A better approach. “The best policy would be to maintain the ‘Hands off the Net’ approach that has otherwise prevailed for 20 years,” said Manne. “That means a general presumption that innovative business models and other forms of ‘prioritization’ are legal. Innovation could thrive, and regulators could still keep a watchful eye, intervening only where there is clear evidence of actual harm, not just abstract fears.” “If the FCC thinks it can justify regulating the Internet, it should ask Congress to grant such authority through legislation,” added Szoka. “A new communications act is long overdue anyway. The FCC could also convene a multistakeholder process to produce a code enforceable by the Federal Trade Commission,” he continued, noting that the White House has endorsed such processes for setting Internet policy in general.

Manne concluded: “The FCC should focus on doing what Section 706 actually commands: clearing barriers to broadband deployment. Unleashing more investment and competition, not writing more regulation, is the best way to keep the Internet open, innovative and free.”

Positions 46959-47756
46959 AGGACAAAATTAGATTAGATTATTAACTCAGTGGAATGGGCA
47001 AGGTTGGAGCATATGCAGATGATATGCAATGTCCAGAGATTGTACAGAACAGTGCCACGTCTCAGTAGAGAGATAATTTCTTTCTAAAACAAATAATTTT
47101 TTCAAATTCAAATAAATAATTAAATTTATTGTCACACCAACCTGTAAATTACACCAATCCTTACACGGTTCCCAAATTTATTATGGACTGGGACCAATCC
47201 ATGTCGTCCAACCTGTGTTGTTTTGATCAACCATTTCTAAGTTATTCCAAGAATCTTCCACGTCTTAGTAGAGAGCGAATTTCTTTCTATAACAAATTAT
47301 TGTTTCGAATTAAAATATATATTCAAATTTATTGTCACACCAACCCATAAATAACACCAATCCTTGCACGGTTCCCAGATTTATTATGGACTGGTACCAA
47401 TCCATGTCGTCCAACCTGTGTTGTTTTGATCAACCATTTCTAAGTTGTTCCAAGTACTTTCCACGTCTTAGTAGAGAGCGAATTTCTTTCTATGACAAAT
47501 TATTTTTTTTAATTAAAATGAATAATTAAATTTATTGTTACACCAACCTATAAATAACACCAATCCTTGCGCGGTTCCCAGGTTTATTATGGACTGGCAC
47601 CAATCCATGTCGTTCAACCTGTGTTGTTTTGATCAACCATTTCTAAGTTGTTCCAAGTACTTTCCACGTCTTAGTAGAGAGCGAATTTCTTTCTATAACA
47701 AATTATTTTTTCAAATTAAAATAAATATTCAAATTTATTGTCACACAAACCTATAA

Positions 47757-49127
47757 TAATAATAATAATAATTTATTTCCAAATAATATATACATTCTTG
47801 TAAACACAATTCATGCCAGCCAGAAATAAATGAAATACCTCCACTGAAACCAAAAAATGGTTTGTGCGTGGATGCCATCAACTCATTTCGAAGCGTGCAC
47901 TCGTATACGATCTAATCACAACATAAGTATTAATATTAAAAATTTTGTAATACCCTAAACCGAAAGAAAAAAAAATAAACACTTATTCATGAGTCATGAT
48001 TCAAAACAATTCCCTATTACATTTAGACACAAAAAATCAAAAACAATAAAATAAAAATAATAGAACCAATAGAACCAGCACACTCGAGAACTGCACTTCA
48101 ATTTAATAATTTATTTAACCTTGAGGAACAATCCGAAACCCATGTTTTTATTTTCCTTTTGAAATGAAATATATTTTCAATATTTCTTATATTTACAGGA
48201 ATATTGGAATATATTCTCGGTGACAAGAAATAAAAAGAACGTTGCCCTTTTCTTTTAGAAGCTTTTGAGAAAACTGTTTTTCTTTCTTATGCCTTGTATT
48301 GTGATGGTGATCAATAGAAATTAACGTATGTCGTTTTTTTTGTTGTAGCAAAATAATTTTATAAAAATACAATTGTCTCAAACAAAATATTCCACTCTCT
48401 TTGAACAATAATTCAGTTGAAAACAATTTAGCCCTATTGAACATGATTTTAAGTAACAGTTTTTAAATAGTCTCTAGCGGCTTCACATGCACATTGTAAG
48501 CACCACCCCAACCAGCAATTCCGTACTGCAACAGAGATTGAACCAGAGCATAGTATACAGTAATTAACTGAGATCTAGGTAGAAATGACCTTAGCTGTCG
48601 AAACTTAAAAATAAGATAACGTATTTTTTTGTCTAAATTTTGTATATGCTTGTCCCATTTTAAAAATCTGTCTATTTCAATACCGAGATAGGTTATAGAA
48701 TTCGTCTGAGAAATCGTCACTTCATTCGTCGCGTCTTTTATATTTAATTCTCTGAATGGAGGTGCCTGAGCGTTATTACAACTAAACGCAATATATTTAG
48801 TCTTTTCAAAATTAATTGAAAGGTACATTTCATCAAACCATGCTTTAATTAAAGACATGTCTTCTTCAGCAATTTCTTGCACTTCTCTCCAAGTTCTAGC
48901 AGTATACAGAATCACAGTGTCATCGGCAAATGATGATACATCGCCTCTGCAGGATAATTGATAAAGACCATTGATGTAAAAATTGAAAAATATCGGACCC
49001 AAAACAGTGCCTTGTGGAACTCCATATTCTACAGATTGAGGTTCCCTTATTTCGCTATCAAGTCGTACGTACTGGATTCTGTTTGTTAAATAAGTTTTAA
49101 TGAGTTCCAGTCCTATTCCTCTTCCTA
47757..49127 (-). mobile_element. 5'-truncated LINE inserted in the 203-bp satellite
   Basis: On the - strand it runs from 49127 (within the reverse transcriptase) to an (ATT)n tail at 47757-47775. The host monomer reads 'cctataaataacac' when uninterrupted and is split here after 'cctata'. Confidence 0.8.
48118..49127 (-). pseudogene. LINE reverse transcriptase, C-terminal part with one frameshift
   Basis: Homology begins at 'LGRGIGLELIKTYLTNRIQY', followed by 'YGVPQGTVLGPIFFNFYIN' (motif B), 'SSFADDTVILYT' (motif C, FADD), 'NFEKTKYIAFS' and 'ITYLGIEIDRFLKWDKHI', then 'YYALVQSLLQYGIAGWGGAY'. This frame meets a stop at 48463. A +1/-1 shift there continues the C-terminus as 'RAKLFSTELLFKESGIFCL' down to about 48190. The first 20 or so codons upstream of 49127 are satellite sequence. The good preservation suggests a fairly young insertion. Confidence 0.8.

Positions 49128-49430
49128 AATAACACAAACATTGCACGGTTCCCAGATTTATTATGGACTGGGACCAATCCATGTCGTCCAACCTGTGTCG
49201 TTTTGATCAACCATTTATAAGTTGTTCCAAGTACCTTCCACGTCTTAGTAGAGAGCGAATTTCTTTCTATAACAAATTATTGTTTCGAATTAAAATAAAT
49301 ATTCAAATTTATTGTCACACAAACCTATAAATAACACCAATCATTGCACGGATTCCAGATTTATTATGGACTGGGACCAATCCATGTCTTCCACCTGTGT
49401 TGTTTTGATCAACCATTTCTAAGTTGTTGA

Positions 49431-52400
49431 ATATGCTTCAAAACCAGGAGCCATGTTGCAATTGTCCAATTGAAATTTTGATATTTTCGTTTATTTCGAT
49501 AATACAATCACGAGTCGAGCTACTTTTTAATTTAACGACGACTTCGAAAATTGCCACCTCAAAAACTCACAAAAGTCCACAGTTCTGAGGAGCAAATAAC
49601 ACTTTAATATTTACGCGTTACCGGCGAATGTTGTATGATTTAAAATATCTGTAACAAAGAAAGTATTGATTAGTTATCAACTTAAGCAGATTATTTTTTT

For some of our other work on net neutrality, see:

“Understanding Net(flix) Neutrality,” an op-ed by Geoffrey Manne in the Detroit News on Netflix’s strategy to confuse interconnection costs with neutrality issues.

“The Feds Lost on Net Neutrality, But Won Control of the Internet,” an op-ed by Berin Szoka and Geoffrey Manne in Wired.com.

“That startup investors’ letter on net neutrality is a revealing look at what the debate is really about,” a post by Geoffrey Manne in Truth on the Market.

Bipartisan Consensus: Rewrite of ‘96 Telecom Act is Long Overdue,” a post on TF’s blog highlighting the key points from TechFreedom and ICLE’s joint comments on updating the Communications Act.

The Net Neutrality Comments are available here:

ICLE/TF Net Neutrality Policy Comments

TF/ICLE Net Neutrality Legal Comments